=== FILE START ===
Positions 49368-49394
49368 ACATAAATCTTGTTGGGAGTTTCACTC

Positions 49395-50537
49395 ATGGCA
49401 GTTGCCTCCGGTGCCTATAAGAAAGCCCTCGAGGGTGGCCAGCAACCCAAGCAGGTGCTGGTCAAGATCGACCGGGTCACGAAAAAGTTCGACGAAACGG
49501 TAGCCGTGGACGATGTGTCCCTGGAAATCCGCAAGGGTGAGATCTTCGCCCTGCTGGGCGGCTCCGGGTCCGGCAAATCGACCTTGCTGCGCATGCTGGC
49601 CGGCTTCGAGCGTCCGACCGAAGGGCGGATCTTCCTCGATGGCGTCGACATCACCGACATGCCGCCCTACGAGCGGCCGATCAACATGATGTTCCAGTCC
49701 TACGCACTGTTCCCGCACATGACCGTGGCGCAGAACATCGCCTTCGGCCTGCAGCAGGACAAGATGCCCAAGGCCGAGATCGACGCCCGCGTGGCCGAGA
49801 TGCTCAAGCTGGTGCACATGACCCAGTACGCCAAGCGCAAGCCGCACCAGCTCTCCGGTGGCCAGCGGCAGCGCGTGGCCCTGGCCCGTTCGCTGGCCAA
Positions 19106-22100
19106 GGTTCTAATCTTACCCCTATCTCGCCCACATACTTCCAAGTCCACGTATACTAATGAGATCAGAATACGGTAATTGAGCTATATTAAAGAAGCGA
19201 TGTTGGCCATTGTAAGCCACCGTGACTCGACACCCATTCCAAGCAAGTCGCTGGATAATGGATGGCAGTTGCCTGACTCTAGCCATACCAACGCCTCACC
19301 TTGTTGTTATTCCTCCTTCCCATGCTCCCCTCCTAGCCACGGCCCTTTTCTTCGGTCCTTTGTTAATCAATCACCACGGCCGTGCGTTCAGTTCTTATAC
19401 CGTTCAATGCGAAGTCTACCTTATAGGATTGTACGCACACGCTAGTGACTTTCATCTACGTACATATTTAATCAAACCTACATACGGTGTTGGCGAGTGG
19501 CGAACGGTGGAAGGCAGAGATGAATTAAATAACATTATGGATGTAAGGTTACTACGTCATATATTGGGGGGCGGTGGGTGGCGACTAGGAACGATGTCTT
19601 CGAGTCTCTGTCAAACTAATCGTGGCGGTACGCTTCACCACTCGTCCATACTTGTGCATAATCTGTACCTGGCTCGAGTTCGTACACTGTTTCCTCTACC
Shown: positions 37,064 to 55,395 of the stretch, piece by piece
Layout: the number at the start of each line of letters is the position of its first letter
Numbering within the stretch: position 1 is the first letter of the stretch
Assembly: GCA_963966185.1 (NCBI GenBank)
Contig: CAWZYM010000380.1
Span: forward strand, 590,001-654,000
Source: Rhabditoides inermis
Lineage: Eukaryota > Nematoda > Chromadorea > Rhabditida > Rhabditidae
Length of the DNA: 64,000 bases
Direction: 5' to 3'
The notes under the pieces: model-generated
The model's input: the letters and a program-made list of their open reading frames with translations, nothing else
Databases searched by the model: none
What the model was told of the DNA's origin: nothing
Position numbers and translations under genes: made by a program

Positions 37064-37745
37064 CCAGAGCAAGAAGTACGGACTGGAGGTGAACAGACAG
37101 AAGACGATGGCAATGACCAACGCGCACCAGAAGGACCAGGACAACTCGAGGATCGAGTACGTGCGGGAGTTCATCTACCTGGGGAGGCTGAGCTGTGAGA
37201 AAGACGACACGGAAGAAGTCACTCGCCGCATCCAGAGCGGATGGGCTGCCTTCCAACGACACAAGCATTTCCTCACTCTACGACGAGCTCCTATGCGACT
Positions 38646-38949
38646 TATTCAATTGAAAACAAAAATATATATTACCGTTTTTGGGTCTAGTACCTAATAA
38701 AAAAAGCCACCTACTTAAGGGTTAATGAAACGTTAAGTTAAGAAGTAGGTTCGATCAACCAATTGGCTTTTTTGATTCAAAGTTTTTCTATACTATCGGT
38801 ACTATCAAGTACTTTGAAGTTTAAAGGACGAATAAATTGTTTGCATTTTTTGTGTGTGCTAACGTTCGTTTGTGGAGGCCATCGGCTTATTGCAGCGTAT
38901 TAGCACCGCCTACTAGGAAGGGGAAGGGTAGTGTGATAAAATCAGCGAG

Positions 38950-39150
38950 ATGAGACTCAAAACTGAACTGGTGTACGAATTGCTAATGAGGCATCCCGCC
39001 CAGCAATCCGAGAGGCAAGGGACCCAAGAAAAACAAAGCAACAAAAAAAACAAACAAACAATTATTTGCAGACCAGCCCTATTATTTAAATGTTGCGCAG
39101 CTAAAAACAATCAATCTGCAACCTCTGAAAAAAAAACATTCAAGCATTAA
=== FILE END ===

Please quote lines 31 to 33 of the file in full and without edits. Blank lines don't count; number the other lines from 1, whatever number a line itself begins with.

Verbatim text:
Position numbers and translations under genes: made by a program

Positions 37064-37745
37064 CCAGAGCAAGAAGTACGGACTGGAGGTGAACAGACAG